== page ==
But don't quote me on that.

Just to be clear, I mean no disrespect to @Jean [Fr] with my arguments. But I have no personal desire to spend time learning or using CNC or 3D print technology as part of my woodworking hobby, for all the reasons I stated previously.

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13 minutes ago, wtnhighlander said:

I seem to recall Roy Underhill demonstrating a Shaker version of those cam clamps.

 But don't quote me on that.

Quoted for effect. :)

I do recall something similar.

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2 hours ago, Jean [Fr] said:

I don't know if this kind of prints matches your personal taste, but maybe we would both agree ugly is not the appropriate word ?
Please note both are rough. The bust just received a layer of primer.

Those are impressive. My exposure to printed parts is limited to the samples they have on display at places that sell the printers. The really nice printed objects that I've seen were printed by the powder/fuser (or whatever they're called) printers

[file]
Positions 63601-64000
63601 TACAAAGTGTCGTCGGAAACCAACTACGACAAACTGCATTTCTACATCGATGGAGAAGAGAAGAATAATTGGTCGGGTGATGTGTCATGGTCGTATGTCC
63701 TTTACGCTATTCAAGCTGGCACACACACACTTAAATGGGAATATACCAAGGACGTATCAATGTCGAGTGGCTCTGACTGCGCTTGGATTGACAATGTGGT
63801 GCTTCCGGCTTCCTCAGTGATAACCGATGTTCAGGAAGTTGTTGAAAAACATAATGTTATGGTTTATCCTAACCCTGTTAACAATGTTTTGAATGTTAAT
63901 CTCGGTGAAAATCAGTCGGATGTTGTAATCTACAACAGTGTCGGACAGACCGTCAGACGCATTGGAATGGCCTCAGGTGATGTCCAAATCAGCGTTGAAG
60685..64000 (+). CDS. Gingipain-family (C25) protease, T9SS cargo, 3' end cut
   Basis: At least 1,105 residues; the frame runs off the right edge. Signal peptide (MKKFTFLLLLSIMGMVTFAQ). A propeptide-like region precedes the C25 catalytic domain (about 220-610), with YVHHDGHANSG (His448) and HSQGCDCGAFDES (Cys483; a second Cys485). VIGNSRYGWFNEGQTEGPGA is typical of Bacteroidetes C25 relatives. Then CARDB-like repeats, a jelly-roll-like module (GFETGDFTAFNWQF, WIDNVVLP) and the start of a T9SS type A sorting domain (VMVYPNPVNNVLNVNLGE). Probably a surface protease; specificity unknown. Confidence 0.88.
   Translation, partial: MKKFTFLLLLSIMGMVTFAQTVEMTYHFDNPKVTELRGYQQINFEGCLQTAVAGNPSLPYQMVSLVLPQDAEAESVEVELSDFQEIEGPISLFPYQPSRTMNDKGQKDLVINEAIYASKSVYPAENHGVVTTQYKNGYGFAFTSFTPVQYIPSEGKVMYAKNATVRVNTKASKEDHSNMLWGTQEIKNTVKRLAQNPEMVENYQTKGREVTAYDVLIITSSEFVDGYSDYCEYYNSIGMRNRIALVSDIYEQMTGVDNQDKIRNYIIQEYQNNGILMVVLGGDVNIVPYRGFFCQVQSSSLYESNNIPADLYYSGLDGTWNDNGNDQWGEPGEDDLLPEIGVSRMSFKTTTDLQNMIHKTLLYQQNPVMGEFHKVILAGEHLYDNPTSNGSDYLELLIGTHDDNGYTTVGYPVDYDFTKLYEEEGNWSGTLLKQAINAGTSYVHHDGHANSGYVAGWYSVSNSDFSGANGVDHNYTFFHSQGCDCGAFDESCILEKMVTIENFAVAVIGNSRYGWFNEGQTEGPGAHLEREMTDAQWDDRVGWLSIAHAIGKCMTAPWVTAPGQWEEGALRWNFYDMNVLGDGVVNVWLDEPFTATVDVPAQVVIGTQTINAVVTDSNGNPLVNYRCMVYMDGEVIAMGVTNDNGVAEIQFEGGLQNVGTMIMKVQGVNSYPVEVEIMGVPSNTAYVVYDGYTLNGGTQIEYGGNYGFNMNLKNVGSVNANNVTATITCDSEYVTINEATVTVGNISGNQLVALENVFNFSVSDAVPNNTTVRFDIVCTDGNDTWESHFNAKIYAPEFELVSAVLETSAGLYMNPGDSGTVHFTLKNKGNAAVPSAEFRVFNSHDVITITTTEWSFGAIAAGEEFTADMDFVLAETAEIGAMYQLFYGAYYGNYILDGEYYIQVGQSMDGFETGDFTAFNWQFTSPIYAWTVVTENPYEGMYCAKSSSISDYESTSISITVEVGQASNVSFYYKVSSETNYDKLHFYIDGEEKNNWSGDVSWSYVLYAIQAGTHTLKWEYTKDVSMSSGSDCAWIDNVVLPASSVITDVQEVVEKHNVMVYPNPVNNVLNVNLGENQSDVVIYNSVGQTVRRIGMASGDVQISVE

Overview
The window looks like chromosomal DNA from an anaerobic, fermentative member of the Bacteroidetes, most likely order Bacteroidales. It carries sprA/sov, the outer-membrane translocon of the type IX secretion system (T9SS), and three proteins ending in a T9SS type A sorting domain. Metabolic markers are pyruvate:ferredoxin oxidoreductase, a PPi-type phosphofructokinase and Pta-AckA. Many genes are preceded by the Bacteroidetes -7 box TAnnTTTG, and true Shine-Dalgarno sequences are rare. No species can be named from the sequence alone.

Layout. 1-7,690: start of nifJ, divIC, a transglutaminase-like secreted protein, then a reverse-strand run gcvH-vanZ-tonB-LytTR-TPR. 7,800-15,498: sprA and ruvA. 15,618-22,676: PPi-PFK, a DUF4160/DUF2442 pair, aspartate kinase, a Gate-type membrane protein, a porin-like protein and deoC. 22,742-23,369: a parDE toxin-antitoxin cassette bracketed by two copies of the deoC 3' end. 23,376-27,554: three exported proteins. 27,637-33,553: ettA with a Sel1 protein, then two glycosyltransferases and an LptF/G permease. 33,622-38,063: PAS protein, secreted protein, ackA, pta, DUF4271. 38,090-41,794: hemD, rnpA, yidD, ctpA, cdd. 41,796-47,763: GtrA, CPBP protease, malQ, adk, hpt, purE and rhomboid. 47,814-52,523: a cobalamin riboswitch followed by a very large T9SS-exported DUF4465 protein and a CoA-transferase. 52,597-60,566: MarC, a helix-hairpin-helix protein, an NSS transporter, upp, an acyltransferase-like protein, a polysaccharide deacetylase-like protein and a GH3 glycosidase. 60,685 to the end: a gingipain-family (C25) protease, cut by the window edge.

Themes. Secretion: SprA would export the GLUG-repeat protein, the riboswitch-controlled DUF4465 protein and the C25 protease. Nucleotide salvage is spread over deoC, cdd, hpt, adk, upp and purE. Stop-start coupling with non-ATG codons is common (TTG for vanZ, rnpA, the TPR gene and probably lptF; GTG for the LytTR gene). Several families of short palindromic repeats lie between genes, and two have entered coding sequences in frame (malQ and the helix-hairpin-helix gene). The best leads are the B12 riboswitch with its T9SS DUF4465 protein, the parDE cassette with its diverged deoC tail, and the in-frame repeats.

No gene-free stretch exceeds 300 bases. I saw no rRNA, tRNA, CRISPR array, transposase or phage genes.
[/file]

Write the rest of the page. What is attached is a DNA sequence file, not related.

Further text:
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14 hours ago, Jean [Fr] said:

I would say the same to Chestnut about design theft, is this a fair argument ? Many people do tools copy out of wood, and nobody is yelling for thievery. There's several designs for the same purpose. 

Quite a bit different when i have to figure out how to do it in my shop, vs downloading a design off of a website that is making money off of intellectual property theft. I'd say you have an argument but you don't because it's been well established, with the illegal downloading of movies and music, that If someone hosts it and makes money off it through ads, they are still guilty.

14 hours ago, Jean [Fr] said:

Well, that's a point of view. I'm a huge fan of open source and copyleft, which free people to start from a design or a technology and raise it a step further.